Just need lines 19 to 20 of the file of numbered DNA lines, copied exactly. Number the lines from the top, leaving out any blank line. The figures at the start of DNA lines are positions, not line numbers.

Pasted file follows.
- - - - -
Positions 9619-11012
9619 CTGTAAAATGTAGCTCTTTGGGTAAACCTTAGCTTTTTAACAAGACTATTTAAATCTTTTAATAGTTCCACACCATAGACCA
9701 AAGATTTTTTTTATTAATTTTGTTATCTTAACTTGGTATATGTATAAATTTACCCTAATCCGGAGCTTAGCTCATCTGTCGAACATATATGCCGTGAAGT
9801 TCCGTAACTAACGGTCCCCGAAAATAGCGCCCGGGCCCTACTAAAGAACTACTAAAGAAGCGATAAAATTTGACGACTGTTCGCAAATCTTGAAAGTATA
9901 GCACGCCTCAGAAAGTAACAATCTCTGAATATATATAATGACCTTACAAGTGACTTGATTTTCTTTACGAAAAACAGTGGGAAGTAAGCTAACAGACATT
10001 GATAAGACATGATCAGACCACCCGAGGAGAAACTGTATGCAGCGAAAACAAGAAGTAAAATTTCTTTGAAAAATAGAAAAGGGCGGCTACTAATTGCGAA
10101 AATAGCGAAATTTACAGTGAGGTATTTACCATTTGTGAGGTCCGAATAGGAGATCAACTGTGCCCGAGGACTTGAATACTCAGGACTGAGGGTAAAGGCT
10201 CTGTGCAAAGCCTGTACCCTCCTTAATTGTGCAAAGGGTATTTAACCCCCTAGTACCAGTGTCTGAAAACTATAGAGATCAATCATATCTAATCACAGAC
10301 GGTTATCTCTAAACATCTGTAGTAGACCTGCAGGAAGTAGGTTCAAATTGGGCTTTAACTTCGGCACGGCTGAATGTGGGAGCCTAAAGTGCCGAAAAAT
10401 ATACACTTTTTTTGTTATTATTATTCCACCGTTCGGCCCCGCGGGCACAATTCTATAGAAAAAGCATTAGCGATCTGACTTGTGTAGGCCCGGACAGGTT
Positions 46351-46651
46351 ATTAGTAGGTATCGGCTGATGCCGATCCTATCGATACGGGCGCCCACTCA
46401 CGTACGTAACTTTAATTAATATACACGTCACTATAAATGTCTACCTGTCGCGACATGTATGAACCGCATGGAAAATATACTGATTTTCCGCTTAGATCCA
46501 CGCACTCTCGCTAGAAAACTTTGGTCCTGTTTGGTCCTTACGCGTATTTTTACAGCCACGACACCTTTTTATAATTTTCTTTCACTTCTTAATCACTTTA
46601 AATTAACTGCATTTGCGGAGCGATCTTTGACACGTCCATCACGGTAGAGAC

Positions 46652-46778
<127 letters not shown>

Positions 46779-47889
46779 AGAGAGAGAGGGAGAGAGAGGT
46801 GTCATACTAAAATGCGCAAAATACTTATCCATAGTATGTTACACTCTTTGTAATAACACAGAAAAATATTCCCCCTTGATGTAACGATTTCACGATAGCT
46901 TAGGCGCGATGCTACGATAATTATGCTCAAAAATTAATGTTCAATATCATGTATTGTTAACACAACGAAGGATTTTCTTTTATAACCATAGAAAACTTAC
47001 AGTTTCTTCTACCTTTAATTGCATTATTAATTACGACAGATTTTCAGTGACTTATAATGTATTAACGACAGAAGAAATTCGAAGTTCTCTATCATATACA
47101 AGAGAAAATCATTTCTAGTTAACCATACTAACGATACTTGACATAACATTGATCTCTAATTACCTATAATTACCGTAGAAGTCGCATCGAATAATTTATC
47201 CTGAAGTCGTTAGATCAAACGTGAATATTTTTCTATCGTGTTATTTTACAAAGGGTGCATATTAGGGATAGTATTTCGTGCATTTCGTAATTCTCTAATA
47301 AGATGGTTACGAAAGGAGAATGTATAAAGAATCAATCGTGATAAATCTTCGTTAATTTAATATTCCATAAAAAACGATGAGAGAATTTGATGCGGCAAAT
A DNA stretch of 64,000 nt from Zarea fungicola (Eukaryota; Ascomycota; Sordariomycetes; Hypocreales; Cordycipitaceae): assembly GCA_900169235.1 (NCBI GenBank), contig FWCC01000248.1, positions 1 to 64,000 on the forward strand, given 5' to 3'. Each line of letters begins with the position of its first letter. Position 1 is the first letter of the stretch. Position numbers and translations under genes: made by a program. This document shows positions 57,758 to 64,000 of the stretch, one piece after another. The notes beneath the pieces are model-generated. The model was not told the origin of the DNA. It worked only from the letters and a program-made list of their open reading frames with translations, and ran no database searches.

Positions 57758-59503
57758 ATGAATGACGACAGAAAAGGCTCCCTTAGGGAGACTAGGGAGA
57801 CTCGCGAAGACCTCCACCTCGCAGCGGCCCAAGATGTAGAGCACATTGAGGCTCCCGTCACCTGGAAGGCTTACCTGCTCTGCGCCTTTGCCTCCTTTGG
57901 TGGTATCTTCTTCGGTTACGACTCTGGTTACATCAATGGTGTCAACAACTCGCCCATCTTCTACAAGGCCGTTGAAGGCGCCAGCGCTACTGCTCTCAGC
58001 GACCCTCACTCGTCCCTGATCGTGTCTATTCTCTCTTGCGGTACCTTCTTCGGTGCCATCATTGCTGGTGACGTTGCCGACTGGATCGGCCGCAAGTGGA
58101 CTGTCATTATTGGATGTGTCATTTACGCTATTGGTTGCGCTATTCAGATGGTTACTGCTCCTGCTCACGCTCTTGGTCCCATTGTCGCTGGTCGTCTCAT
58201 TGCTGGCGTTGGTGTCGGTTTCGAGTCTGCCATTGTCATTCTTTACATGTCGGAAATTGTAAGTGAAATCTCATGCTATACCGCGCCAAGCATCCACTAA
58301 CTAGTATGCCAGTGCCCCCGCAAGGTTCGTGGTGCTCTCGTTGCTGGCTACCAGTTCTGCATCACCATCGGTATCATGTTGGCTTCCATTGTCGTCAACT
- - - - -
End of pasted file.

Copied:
46779 AGAGAGAGAGGGAGAGAGAGGT
46801 GTCATACTAAAATGCGCAAAATACTTATCCATAGTATGTTACACTCTTTGTAATAACACAGAAAAATATTCCCCCTTGATGTAACGATTTCACGATAGCT